I try not to talk politics at work. This started out as a form of self-preservation, since I’m a progressive in an extremely conservative industry. Most engineers are tolerant and accepting, but there’s definitely a fringe of rigid, crazy autodidacts. Over time, it’s become a matter of principle. I believe that when you work long days in remote locations and depend on each others’ ability, integrity and esprit de corps, certain subjects should be discussed only privately, and with true care and discretion.
Yesterday, I broke my own rule. A coworker stopped by my desk and asked me what I thought about the storming of the Capitol, and I told him. He’s not on my program or team, and we often chat about stuff other than work; it was early in the morning. Whatever.
The result was unfortunate. We had an exchange that I particularly dislike, that happens with right-wingers who are feeling you out, trying to see where you stand. The exchange goes like this. The right-winger asks how you, a woman and a tender, liberal soul, could support a monster like [name], who has been accused of sexual assault, or whose spouse or colleague was accused, or who the right-winger feels has not vigorously denounced phantom rapes carried out by immigrants or Muslims.
Presumably the point is that somehow I’m a hypocrite, or ignorant, or insufficiently vigorous in the defense of my sex. How could I allow monsters like [name] to stalk the earth?
There’s a lot that’s wrong with that. There’s no quick answer, and it’s pretty much bound to devolve into stupid wrangling. I’m only moderately satisfied with the answer I gave, which was something like, “Look, I’ve had my ass grabbed, been raped, battered and sexually harassed. I don’t know the particulars of that case, and it’s not my job to settle it.”
He looked shocked and pitying, as right-wingers always do when confronted with actual (as opposed to distant and purely theoretical) instances of sexual assault and abuse. Because, you see, for them, rape and harassment are accusations easily made and difficult to prove, not a sickening, lived reality. They’re points to be made in an argument, not a real-world problem that limits people’s lives, liberties and pursuit of happiness. I didn’t actually make an argument, but I left him sputtering awkwardly, which allowed me to get into test and on with my life.
I want to expand on the point a bit now, so that I’m more prepared to deliver it succinctly in the future. When I’m no longer a woman, I can continue to use it for real shock value, or it can be part of my legacy to my former sex.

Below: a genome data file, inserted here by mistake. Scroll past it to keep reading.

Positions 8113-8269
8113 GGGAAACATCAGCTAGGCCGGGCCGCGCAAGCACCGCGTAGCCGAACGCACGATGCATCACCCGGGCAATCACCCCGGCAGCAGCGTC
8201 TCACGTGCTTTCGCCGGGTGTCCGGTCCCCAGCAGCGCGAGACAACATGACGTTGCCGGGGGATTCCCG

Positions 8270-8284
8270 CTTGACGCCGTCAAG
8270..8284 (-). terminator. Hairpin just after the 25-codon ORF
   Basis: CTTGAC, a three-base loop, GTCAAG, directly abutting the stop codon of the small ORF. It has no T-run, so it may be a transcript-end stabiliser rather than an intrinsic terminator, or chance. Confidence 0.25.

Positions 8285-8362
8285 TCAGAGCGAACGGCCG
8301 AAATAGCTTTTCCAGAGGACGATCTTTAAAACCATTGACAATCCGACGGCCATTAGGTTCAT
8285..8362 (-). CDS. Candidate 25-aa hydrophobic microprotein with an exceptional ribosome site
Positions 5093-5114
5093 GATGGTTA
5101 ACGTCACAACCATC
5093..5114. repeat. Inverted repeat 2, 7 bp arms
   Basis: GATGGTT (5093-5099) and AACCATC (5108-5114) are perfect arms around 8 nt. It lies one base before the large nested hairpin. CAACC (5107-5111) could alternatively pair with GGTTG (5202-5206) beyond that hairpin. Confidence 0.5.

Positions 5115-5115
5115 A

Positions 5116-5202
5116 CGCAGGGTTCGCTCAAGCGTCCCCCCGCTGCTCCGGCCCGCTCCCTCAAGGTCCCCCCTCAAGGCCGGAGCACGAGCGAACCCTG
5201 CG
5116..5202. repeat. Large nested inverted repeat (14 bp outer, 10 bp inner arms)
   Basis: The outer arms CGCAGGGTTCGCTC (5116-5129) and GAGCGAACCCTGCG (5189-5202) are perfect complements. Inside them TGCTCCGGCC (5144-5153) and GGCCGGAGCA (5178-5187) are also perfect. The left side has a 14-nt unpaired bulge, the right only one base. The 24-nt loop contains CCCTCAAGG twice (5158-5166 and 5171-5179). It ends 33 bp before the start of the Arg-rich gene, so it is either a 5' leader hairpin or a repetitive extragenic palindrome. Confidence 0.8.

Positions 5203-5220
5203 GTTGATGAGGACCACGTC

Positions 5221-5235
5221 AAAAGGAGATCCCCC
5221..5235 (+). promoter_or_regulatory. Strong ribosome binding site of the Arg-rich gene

It starts with a story.
When I was 13, my mom took me to a Take Back the Night rally in a park a couple of miles from our home in midtown Tucson. Such rallies were common in the 1980s and 1990s, when a lot of basic legislative and social progress was made concerning rape and domestic violence. During the rally there was an announcement from the stage that a 10-year-old girl was missing; she wasn’t part of the rally, but she’d been watching along the parade route.
The following day it was reported in the paper that she had been abducted, sexually assaulted and murdered while the rally was in progress. My mom was in tears when she told me this — she was shocked and terrified. I don’t think the murderer was ever found; certainly not in the months or years following the event.
It happened within a mile of our house, to a girl just a bit younger than myself. It pretty clearly seemed to be an act of retaliation and a warning, though it’s impossible to know.
I was raped at 19. Many of my friends have been over the years. My roommate in college had an abortion at 16 because her father got her pregnant. I’ve had friends, coworkers and neighbors have their lives threatened by husbands and domestic partners. I chased off an asshole outside my apartment in Daytona Beach, FL because he was kicking his girlfriend while she lay on the ground sobbing. He broke her ribs.
I had to watch Clarence Thomas and Brett Kavanaugh be elevated to the Supreme Court despite credible charges of harassment and sexual assault.
My polite request to right-wingers whose consciences are wrung by my apparent hypocrisy is this:
If you give a shit about rape and violence against women, you’re welcome to roll up your sleeves and join the movement. There’s plenty to be done. Start reading and listening and learning, and thinking about the next steps for legislation and funding of battered women’s shelters and rape crisis centers.
If not, shut the fuck up.
Don’t presume to school me. My education started when I was 13 and my mom was scared to let me ride my bicycle in my own neighborhood in broad daylight.
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